Defined Benefit Plan
A defined benefit plan is an employee benefit plan in which the employer commits to pay its employees a defined amount based on a benefit formula which depends on future demographic/financial variables.
IAS 19 Employee Benefits, the IFRS standard dealing with pension plans, defines a defined benefit plan simply as ‘an employee benefit plan other than a defined contribution plan.’ A defined contribution plan is a plan in which the employer is only obligated to pay a specified contribution to the fund for service rendered. While in a defined contribution plan the employees bear any shortfall risk, in a defined benefit plan any pension plan under-performance is borne by the employer.
Example: defined benefit plan vs defined contribution plan
EBP Ltd. has post-retirement benefits plan which entitles its employees to an amount equivalent to the product of their basic salary and years of service. DCP Ltd. too has a pension plan but its agreement with the employees requires DCP to contribute an amount equal to the sum of the employee’s current basic salaries at the end of each financial year.
EBP's plan is a defined benefit plan because it entitles employees to a defined amount in future (which is based on future salary). Any risk arising from fluctuations in salary, interest rates and/or investment performance, etc. are borne by the employer. DCP’s plan is a defined contribution plan because the employees only receive an amount equal to their salaries today. Any positive or negative movement in inflation rate, interest rate, etc. accrues to the employees.
Accounting for a defined benefit plan
The expected benefit payments under a defined benefit plan are subject to significant actuarial assumptions. Employers often need to develop models to predict future payout scenarios which depend on demographic factors, interest rates, inflation rates, etc. The payouts under different scenarios are probability-weighted and their present value is determined.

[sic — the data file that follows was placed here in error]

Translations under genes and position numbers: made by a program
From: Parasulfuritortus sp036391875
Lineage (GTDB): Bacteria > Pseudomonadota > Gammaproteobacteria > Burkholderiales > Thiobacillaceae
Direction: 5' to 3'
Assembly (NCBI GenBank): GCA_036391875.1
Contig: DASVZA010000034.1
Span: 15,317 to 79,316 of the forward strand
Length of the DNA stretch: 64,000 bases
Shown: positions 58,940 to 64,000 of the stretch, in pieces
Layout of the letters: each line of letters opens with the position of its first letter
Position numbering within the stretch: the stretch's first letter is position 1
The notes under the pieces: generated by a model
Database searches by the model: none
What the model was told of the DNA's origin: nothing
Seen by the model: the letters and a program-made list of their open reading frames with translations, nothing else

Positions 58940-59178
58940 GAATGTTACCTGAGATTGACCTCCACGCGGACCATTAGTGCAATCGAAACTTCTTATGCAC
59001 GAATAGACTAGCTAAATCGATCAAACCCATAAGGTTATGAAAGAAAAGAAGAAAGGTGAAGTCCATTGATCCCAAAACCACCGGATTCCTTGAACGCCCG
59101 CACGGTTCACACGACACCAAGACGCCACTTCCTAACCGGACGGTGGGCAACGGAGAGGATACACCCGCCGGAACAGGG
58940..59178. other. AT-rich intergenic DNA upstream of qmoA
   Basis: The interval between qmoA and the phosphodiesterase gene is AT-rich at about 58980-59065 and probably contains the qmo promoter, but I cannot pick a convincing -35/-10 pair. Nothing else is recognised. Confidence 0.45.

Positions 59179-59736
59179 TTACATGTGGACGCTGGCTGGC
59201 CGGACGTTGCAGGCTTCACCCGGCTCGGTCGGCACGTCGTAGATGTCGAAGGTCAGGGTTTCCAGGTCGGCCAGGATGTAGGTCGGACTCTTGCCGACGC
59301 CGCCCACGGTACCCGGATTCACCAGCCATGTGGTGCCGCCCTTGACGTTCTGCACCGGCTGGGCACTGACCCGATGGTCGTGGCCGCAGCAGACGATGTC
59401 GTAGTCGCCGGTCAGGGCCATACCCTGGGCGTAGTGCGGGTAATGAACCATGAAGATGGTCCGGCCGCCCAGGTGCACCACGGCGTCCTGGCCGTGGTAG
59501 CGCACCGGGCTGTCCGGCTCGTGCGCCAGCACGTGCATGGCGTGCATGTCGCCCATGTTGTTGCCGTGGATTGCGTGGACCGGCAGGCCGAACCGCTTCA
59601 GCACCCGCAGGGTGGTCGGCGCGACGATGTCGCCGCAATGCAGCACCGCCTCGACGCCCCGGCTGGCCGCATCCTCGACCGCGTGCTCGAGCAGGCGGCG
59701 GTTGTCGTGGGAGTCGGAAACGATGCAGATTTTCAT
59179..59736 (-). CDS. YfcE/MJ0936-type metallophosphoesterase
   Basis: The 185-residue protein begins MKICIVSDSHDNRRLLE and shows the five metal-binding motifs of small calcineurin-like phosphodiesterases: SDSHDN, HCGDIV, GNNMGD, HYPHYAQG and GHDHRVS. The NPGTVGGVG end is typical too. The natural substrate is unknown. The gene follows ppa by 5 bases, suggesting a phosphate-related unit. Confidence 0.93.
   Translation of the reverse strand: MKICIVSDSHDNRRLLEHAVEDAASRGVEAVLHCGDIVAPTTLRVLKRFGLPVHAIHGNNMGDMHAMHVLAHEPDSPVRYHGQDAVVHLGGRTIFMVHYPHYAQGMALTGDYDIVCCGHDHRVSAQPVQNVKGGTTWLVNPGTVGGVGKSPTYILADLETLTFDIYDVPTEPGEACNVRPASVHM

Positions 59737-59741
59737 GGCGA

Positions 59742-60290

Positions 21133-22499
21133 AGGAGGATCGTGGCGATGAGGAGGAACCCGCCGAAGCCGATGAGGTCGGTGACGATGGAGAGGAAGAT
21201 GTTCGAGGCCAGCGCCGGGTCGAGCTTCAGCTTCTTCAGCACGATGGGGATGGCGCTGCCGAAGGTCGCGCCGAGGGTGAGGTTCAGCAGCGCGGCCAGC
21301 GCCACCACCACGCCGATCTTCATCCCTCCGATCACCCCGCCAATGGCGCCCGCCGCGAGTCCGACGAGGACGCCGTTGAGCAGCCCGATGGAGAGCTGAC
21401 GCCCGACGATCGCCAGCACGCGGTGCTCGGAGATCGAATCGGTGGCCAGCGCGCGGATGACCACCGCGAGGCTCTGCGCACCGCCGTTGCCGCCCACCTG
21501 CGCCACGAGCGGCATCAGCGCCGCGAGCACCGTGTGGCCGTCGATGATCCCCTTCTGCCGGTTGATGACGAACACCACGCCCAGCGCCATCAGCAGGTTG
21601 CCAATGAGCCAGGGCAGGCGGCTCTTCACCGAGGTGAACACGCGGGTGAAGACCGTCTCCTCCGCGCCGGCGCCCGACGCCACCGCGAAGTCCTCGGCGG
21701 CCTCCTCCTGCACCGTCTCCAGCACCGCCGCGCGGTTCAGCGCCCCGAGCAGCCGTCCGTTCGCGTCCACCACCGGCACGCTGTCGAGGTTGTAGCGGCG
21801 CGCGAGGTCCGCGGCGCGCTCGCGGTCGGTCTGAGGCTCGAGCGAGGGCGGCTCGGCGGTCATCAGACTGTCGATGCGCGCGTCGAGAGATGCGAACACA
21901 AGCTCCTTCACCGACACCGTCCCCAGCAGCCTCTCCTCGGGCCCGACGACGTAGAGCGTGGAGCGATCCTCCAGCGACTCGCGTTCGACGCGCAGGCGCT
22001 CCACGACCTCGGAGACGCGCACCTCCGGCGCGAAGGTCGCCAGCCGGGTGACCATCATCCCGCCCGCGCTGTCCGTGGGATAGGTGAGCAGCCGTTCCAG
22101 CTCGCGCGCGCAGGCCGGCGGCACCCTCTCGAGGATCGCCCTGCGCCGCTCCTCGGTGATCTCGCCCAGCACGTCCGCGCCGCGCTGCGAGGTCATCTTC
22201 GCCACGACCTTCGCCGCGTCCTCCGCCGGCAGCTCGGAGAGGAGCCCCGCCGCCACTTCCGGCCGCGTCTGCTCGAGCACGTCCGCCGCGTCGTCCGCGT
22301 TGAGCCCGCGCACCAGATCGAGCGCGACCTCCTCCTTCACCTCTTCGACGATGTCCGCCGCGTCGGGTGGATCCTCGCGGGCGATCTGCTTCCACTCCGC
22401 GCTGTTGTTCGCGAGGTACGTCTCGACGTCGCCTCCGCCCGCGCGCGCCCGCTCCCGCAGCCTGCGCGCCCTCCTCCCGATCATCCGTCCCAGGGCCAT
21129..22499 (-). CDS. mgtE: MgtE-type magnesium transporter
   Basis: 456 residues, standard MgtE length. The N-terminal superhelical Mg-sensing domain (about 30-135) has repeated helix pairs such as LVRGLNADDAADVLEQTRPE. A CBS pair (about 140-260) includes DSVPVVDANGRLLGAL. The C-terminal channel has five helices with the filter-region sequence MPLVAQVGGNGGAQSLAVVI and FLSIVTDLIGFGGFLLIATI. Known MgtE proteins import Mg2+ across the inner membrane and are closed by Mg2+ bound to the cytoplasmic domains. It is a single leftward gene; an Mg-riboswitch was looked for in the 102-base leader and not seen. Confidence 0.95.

The present value of expected future pension payments for service rendered in current and prior periods is called the projected benefit obligation. Due to employees rendering services for one additional period and due to time value of money, the defined benefit obligation increases and the company recognizes service cost and interest cost. Similarly, the projected benefit obligation decreases when benefits are paid out to employees. PBO also changes due to changes in actuarial assumptions.
The fair value of plan assets increases when contributions are received from the employer and/or the funds generate positive return, and decreases when benefits are paid.
The net pension asset or liability is determined by comparing the fair value of plan assets with the projected benefit obligation. Any excess of PBO over plan assets is recognized as a net pension liability, and any excess of plan assets over the PBO is recognized as a net pension asset (subject to certain exceptions).
In the income statement, pension expense is recognized which comprises the current service cost, prior service costs, and net interest on pension liability or asset.
Actuaries have calculated that the projected benefit obligation of EBP's pension plan is $30 million and $36 million in 20X0 and 20X1 respectively. At the end of 20X0, EBP had plan assets valued at $32 million. During 20X1, EBP contributed an amount of $2 million to the fund and paid out benefits of $5 million. EBP will report a net pension liability of $2 million at the end of financial year 20X0 ($32 million plan assets minus $30 million obligation).
At the end of financial year 20X1, its obligation would be $36 million and its plan assets work out to $29 million ($32 million + 2 million (contribution) − 5 million (benefits paid out)), resulting in a net pension liability of $7 million.
by Obaidullah Jan, ACA, CFA and last modified on